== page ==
So a master-stock is a Chinese cooking liquid that is used to poach or braise a protein in. The reason it’s called a master-stock is because it is usually reserved after use and frozen for reuse later, gaining depth in flavor and general richness with every use. Sounds pretty badass right? Not only so, but apparently some master-stocks in China are kept for so long that they’re passed from one generation to the next! Faaantastic. So what does it taste like then? The chicken, once cooked or poached in the stock, is left to swim in it for up to 3 hours to let the flavors of the stock infuse and really penetrate the chicken, leaving you with the moistest, tastiest, juiciest piece of Asian chicken you’ll have ever tasted. Not only that, but it’s damn easy to make. The recipe is after the jump.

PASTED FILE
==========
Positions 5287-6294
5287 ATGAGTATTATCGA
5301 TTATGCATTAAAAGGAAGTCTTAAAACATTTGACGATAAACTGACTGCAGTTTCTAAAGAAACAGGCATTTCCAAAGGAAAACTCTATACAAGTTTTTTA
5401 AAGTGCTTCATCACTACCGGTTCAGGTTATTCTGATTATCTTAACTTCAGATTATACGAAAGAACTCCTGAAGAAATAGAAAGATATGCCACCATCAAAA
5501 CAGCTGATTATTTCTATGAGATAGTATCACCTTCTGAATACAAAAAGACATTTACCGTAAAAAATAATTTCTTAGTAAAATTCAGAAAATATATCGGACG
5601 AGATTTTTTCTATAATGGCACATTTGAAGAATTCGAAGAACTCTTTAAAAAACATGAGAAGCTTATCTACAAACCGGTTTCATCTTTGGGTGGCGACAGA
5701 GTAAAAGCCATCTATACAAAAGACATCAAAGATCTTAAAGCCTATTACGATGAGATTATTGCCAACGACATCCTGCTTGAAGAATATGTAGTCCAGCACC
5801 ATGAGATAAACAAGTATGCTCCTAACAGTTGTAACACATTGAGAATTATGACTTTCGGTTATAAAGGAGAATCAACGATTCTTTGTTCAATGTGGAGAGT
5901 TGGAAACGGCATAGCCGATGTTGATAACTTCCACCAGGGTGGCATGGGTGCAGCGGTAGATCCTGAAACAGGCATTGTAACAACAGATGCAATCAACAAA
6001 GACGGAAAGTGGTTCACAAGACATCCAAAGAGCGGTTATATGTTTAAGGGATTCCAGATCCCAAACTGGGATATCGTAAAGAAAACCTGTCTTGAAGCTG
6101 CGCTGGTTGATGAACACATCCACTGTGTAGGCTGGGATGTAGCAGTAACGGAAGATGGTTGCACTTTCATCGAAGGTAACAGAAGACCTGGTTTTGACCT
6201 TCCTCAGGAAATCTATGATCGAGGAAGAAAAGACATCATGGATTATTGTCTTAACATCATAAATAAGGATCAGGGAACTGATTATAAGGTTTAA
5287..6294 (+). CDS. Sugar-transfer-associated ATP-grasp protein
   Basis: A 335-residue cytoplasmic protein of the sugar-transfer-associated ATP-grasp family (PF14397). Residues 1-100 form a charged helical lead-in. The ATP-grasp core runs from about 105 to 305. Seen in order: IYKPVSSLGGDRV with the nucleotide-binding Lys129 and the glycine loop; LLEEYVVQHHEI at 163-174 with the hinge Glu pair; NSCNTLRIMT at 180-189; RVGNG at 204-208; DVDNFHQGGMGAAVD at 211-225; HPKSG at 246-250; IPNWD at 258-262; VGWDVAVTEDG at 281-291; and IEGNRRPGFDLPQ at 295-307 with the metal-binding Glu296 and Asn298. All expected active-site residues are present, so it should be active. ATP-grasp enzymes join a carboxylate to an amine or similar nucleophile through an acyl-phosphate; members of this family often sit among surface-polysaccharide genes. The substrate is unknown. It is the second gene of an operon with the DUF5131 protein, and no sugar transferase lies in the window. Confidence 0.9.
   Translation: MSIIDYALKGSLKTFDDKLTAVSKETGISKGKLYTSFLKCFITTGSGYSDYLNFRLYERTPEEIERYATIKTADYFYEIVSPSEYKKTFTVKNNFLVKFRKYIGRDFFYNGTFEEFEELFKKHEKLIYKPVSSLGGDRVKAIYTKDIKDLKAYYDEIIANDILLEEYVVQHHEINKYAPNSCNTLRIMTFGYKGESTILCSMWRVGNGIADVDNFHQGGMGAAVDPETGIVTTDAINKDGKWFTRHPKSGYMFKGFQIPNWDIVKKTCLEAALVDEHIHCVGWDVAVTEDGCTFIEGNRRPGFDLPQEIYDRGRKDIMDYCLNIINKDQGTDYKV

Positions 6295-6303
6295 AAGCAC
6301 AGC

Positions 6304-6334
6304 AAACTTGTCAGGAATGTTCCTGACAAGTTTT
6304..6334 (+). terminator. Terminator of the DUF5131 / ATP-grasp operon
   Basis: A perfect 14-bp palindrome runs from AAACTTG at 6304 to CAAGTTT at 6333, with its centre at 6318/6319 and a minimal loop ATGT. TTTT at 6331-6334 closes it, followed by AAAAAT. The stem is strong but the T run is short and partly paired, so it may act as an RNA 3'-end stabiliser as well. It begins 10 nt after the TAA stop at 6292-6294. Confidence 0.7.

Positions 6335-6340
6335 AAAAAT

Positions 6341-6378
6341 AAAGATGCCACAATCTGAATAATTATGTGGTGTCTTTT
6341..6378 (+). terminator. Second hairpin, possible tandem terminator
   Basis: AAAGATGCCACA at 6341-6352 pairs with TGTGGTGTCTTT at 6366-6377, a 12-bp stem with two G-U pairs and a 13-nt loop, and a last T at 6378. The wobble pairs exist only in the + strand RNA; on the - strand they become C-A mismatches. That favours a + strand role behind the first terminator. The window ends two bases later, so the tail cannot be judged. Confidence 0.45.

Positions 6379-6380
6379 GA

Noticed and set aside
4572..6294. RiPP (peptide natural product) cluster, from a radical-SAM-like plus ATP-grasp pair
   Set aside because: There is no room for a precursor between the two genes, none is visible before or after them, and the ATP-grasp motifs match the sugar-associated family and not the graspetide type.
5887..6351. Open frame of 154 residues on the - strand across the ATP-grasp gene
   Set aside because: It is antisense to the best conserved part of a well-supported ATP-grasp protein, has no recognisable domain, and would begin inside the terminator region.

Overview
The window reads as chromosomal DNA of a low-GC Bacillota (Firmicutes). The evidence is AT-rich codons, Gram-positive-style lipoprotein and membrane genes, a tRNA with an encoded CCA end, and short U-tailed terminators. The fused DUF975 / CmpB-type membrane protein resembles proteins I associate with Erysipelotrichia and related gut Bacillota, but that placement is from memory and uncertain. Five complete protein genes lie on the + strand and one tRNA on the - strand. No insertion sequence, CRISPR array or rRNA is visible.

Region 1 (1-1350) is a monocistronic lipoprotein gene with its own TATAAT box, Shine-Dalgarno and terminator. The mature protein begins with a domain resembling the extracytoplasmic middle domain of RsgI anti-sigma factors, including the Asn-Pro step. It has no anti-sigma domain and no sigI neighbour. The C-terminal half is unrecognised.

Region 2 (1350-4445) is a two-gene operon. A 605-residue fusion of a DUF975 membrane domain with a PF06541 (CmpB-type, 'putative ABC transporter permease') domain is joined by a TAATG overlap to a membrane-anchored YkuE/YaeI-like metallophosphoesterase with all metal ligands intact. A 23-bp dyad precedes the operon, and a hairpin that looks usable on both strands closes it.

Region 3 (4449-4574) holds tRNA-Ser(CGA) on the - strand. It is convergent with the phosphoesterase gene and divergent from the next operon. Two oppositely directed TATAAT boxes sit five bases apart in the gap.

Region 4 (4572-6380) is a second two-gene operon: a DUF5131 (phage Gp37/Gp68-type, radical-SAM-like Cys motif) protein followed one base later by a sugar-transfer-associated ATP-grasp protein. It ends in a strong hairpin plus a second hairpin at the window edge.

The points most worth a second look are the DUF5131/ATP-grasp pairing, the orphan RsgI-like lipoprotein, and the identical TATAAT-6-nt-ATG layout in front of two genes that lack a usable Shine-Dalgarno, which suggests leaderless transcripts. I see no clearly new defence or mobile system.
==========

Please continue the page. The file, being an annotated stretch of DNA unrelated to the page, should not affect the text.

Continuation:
Another one of those starters where I shoot for the moon with creativity but get let down somewhat with execution. This was one of the tastiest starters I have done, the cheddar foam was amazing, kind of like cheese whizz but all natural, along with the cookies and the almond crumble that component was delicious. But I was let down by the runniness of the foam, it needed to be cooler before I stuck it in the foamer… as for the pear with the blue cheese cream, well there’s very little to screw up there, and you know that the flavours are gonna be right on! As usual, I’ve incorporated corrections to my mistakes in the recipe below. The recipe is after the jump:
Serves about 4
For the cheddar foam:
250g of finely grated mature cheddar
1 cup of water
1 tsp of Dijon mustard
½ teaspoon of gelatine powder
2 tbsp of cooking cream